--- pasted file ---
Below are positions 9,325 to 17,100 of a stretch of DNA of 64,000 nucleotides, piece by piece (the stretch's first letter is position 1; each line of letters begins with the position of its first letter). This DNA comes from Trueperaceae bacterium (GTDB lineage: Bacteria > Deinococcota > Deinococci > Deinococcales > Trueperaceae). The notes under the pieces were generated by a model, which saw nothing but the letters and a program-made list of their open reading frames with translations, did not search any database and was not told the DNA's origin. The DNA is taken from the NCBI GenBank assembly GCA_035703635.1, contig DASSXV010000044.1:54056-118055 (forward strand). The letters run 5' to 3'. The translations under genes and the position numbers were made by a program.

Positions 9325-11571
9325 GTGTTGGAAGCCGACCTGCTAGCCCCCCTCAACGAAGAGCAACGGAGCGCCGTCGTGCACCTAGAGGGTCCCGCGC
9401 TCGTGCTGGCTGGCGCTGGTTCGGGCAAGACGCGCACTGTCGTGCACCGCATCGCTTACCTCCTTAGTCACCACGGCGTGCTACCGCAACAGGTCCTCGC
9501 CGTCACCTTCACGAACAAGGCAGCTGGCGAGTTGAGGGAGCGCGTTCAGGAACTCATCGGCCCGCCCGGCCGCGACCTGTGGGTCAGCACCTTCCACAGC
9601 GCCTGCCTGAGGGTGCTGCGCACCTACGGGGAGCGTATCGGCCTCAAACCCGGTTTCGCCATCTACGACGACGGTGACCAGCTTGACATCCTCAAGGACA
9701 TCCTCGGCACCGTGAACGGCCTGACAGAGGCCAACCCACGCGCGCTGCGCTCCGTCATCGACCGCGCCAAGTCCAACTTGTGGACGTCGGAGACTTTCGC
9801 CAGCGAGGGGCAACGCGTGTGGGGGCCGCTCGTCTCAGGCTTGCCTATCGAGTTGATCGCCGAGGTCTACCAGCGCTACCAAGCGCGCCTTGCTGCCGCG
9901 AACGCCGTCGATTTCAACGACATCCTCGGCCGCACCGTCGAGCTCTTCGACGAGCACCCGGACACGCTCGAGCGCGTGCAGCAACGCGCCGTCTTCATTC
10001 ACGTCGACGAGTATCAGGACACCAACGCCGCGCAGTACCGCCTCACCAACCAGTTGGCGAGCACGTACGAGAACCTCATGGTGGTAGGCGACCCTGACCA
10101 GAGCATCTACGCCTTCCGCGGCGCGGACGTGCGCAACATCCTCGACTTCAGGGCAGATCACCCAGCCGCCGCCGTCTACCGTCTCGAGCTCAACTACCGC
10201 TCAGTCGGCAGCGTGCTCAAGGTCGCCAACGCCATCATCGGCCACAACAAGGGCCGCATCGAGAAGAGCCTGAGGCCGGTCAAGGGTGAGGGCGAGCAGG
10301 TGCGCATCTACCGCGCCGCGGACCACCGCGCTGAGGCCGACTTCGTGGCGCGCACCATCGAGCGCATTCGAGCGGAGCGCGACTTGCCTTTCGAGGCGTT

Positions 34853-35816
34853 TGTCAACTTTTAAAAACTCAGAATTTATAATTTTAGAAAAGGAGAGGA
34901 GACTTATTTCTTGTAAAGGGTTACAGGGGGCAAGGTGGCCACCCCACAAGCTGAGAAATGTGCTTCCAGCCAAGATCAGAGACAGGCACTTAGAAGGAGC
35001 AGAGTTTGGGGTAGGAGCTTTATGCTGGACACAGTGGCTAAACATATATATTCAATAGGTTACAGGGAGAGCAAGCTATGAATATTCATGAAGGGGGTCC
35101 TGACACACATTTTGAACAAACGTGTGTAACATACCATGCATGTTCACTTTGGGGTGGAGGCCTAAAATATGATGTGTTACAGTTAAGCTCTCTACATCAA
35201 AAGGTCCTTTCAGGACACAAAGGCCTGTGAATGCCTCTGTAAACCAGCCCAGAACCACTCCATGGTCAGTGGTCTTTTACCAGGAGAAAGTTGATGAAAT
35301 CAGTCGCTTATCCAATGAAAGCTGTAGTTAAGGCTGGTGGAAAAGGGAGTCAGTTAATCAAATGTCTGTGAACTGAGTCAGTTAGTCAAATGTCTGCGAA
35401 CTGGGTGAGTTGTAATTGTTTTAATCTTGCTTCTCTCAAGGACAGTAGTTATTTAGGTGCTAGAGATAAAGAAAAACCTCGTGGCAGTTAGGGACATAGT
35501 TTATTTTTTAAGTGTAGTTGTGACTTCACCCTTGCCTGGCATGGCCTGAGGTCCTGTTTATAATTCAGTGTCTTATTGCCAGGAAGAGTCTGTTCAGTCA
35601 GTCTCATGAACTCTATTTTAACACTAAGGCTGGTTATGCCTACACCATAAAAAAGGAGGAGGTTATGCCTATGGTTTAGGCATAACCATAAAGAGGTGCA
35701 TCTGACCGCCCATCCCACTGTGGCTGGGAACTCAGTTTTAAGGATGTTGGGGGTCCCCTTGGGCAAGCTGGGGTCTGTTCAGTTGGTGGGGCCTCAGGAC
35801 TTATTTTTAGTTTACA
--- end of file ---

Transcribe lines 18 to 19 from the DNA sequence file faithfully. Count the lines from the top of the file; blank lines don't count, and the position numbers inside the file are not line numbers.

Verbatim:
35101 TGACACACATTTTGAACAAACGTGTGTAACATACCATGCATGTTCACTTTGGGGTGGAGGCCTAAAATATGATGTGTTACAGTTAAGCTCTCTACATCAA
35201 AAGGTCCTTTCAGGACACAAAGGCCTGTGAATGCCTCTGTAAACCAGCCCAGAACCACTCCATGGTCAGTGGTCTTTTACCAGGAGAAAGTTGATGAAAT